At the National Theatre of Wales, a performance alive with wild, tactile descriptions compels comparison between the...
There are perils in deploying bigotry to score political points, but meanings also shift from West to East
‘It’s ridiculous. It’s Picasso’: social media platform to review nudity policy after blocking Montreal Museum of Fine...
Poland’s feminist ‘Bison Ladies’ storm the Japanese artist’s Warsaw exhibition in solidarity with longtime model Kaori’...
An art historian and leading Leonardo expert has cast doubt on the painting’s attribution
How will the Black Panther writer, known for his landmark critical assessments of race, take on the quintessential...
The dissident artist has posted a series of videos on Instagram documenting diggers demolishing his studio in the...
In further news: artists for Planned Parenthood; US court rules on Nazi-looted Cranachs; Munich’s Haus der Kunst...
A mother’s death, a father’s disinterest: Jean Frémon’s semi-factual biography of the artist captures a life beyond...
Jostling with its loud festival neighbours, the UK’s best attended annual visual art festival conducts a polyphonic...
It’s not clear who destroyed the project – part of the Liverpool Biennial – which names those who have died trying to...
Dating from 1949 to the early 1960s, the works which grace the stately home feel comfortable in the ostentatious pomp...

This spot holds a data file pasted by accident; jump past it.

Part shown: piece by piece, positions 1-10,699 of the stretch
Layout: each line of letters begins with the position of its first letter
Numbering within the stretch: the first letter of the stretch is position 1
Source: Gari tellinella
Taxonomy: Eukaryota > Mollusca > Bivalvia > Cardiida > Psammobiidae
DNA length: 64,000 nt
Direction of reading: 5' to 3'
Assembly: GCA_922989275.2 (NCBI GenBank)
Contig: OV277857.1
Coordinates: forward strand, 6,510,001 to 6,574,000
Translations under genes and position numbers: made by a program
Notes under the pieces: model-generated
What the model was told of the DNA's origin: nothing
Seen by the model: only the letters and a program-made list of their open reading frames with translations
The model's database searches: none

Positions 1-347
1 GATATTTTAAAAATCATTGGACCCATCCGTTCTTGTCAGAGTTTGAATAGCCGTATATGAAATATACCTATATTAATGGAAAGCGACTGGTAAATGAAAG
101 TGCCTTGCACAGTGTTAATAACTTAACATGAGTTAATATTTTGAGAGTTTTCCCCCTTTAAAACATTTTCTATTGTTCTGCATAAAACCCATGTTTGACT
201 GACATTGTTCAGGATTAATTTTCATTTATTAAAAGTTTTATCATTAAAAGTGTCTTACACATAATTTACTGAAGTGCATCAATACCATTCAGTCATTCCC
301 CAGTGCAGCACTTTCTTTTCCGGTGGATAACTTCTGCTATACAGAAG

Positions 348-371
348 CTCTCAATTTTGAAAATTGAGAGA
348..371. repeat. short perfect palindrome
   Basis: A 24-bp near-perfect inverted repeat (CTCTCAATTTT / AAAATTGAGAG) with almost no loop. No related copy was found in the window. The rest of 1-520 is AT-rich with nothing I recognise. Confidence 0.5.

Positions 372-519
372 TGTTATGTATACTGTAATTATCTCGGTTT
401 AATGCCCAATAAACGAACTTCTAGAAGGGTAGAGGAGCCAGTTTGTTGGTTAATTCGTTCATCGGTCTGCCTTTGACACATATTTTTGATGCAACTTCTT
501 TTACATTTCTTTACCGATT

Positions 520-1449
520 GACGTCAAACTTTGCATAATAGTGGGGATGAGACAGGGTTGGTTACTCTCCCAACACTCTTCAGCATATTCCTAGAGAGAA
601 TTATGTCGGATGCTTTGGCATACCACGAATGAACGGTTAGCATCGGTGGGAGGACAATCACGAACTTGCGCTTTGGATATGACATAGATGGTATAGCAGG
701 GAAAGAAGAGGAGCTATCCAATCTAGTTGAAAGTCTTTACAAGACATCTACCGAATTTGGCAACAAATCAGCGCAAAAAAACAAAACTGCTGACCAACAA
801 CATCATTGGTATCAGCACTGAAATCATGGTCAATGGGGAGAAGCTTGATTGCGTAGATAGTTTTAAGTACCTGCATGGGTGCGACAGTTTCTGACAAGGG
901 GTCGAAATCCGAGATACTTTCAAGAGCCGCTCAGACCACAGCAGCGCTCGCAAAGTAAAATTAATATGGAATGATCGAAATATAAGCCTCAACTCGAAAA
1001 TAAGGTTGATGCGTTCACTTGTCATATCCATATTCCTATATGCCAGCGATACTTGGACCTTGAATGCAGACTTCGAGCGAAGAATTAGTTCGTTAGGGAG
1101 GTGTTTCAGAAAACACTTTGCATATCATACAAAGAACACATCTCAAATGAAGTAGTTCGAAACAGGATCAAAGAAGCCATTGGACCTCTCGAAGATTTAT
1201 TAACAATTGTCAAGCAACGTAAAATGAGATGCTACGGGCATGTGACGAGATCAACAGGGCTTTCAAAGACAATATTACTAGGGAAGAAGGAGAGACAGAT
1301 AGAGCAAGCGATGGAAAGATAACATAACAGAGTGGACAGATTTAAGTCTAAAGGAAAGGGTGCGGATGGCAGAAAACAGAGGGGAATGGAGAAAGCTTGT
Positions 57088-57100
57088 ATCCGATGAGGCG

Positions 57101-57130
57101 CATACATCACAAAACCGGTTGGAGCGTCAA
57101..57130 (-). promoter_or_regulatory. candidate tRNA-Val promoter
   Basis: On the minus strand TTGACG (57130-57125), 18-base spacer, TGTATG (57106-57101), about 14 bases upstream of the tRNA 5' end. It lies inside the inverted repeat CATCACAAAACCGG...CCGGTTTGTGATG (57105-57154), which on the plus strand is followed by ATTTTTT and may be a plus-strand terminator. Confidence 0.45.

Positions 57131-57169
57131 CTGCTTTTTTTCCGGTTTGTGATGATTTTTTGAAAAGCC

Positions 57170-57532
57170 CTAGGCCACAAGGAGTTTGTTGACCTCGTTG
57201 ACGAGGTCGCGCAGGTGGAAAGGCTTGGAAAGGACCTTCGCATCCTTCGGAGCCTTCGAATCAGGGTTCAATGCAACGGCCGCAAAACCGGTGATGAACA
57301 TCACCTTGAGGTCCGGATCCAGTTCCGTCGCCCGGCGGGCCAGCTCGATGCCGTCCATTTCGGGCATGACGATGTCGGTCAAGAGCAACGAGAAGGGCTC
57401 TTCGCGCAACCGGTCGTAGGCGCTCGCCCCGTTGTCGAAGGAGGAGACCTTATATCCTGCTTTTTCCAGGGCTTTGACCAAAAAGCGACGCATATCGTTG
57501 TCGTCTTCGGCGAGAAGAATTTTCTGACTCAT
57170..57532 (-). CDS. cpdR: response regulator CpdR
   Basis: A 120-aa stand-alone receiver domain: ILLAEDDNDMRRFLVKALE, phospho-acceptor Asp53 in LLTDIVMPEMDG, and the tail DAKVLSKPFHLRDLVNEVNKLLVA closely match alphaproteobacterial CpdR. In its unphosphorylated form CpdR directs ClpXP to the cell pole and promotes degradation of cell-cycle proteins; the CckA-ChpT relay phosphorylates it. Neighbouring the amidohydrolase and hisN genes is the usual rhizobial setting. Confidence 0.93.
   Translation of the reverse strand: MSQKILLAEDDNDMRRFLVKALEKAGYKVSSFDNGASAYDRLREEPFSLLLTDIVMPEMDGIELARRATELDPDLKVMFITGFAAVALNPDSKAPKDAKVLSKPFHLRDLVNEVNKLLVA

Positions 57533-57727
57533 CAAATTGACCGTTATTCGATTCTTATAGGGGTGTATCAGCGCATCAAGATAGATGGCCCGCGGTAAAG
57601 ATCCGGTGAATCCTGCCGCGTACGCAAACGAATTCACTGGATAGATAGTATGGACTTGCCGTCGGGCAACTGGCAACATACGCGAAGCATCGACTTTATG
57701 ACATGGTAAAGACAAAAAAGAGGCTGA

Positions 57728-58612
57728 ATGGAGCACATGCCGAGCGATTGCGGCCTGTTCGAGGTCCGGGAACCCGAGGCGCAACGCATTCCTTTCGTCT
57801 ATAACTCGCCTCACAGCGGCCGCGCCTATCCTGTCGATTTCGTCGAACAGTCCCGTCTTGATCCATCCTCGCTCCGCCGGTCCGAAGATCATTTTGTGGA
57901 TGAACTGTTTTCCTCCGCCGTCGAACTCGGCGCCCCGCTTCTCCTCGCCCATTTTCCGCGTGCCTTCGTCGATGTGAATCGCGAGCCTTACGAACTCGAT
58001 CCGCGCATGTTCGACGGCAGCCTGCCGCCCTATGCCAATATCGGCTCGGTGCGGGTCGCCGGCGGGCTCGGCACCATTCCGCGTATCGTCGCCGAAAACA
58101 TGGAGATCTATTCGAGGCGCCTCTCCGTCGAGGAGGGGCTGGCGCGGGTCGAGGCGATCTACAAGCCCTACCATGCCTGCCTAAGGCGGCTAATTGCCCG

The disconnect between public museum programming and private hire couldn’t be starker – it’s time for the arts to...
In further news: Angela Gulbenkian sued over Kusama pumpkin; and Pussy Riot re-arrested immediately after release from...
With Art Week in town, a guide to the best exhibitions to see, from sonic surveillance to Ronnie van Hout’s showdown...
Moving between figuration and abstraction, the New York-based painter and teacher made work about in-between spaces and...
Trump’s State Department is more than 3 months late in announcing its national pavilion – testament to the chaos...
The continued dominance of UK-US writers makes a mockery of the Man Booker’s ‘global outlook’
The fashion photographer has been accused on Twitter of ripping off another artist – with both represented by the same...
Katharina Cibulka has stitched ‘As long as the art market is a boys’ club, I will be a feminist,’ across her alma mater...
The punk artists’s invasion of the pitch during the Croatia vs. France match reminded us what Russia’s new ‘normality’...
In further news: Brexit voters avoid arts; New York libraries’s culture pass unlocks museums; Grayson Perry-backed...
If artificial intelligence were ever to achieve sentience, could it feasibly produce art? (And would it be good?)
Nods to the game in World Cup celebrations show how dance has gone viral – but unwittingly instrumentalized for...
‘What is being exhibited at Manifesta, above all, is Palermo itself’
With the 12th edition of the itinerant European biennial opening in Palermo, what do local artists, curators and...
The curators seem set to ask, ‘how civilized is the world’s current state of affairs?’

On View

Latest Magazines

frieze magazine

April 2018

frieze magazine

May 2018

frieze magazine

June - August 2018